Hence, from the phase correlations highlighted in Fig. 4, conclusions about Josephson oscillations can be drawn from modeling the initial phase correlations that define the initial conditions for the phase and particle number
imbalance. As illustrated in Fig. 5 and Fig. 7, for initial conditions with initial particle number imbalance \(\Delta z = 0\) and initial phase difference \(\Delta \phi_0 = \pm\epsilon\) and \(\Delta \phi_0 = \mp\epsilon\) with \(\epsilon \rightarrow 0^+\) from the numerical simulations it is expected and confirmed,
respectively, that a Josephon current with a well-defined initial phase difference of \(\pm0.05\pi\) flows between the two different double-well potentials. Please note that in the case of initial phase difference \(\Delta \phi_0 = +\epsilon\), the current flows in the opposite direction as compared to the case, where \(\Delta \phi_0 = -\epsilon\). Depending on the initial phase difference, the oscillating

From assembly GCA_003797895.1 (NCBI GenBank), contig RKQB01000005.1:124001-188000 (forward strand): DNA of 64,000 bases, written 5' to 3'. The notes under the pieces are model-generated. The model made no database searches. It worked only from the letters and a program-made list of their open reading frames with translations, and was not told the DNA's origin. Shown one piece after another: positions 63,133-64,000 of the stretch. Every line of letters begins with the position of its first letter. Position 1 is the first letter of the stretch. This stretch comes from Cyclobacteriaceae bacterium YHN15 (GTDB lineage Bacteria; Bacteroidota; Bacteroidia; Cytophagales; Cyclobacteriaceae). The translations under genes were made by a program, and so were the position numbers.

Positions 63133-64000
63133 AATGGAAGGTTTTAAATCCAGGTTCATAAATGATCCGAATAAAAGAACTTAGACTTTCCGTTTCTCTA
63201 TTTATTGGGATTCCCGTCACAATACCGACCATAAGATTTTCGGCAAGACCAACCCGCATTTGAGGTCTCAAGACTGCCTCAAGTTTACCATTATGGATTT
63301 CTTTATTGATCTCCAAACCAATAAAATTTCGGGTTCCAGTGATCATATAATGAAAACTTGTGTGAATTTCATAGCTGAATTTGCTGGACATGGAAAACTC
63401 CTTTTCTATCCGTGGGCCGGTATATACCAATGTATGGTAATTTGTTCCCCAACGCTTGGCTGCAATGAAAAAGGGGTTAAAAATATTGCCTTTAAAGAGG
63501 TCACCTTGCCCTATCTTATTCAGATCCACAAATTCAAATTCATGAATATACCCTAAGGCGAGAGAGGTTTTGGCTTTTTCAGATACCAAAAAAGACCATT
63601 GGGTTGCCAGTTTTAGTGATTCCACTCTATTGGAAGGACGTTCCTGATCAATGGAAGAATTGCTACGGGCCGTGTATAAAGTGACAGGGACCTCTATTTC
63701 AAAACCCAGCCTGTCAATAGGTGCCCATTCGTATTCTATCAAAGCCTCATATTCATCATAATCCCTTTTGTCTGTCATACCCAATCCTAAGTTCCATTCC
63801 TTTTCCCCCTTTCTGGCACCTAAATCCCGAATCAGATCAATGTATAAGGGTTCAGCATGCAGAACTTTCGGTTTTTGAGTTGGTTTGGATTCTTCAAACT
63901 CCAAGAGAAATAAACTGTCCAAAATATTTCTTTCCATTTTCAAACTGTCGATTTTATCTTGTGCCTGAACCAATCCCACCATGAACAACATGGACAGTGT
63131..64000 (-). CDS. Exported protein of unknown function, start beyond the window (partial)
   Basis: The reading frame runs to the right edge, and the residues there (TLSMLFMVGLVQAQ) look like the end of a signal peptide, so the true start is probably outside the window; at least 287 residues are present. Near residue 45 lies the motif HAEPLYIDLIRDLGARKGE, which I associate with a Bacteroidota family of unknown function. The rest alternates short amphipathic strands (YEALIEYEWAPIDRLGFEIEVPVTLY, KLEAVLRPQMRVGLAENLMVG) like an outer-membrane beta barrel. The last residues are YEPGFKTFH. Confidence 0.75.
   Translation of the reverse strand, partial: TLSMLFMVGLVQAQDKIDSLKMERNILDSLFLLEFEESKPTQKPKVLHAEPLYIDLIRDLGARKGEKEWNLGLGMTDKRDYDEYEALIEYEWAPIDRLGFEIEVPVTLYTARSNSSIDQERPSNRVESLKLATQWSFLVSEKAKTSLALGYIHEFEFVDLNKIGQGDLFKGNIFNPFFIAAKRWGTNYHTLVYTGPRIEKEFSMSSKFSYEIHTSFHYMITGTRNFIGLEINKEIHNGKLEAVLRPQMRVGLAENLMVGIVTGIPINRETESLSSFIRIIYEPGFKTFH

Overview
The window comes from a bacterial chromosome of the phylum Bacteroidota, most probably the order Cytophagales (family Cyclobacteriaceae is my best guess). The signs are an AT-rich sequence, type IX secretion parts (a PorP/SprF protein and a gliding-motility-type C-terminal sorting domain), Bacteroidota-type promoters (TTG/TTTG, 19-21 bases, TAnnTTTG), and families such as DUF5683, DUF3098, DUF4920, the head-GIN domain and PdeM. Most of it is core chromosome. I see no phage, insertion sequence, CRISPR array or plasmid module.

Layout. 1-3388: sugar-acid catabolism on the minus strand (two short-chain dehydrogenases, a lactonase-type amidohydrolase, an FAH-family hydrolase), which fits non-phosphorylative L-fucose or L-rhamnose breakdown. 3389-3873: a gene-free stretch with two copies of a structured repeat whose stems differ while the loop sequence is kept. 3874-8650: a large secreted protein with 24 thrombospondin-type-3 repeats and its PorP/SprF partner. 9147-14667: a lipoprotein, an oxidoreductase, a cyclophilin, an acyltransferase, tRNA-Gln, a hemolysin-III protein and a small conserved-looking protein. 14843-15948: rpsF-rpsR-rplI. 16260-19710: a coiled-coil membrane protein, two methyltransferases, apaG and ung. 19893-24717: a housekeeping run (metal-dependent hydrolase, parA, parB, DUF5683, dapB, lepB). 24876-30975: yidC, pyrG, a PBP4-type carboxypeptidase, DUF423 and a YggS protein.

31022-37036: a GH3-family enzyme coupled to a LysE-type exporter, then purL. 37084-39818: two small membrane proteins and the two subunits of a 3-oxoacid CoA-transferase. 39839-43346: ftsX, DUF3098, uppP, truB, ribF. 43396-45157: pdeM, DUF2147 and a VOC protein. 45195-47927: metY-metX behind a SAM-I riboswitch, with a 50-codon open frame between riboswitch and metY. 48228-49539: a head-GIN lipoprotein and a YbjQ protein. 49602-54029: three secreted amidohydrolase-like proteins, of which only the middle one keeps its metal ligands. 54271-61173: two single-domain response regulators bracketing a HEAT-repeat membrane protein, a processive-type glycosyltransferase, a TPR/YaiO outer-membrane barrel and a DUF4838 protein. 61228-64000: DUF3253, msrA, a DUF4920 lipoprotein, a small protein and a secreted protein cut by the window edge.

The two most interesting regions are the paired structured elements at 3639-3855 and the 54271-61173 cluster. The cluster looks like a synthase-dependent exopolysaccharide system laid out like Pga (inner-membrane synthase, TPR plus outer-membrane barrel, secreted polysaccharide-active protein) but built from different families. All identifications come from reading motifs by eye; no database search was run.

phase is thus shifted by a quarter oscillation period (\(\pm\tau/2\)). Starting at the initial phase difference of \(\Delta \phi_0 = 1\pm\epsilon\) the system behaves equivalently, however,
the oscillating phase is shifted by a negative quarter oscillation period (\(\mp\tau/2\)).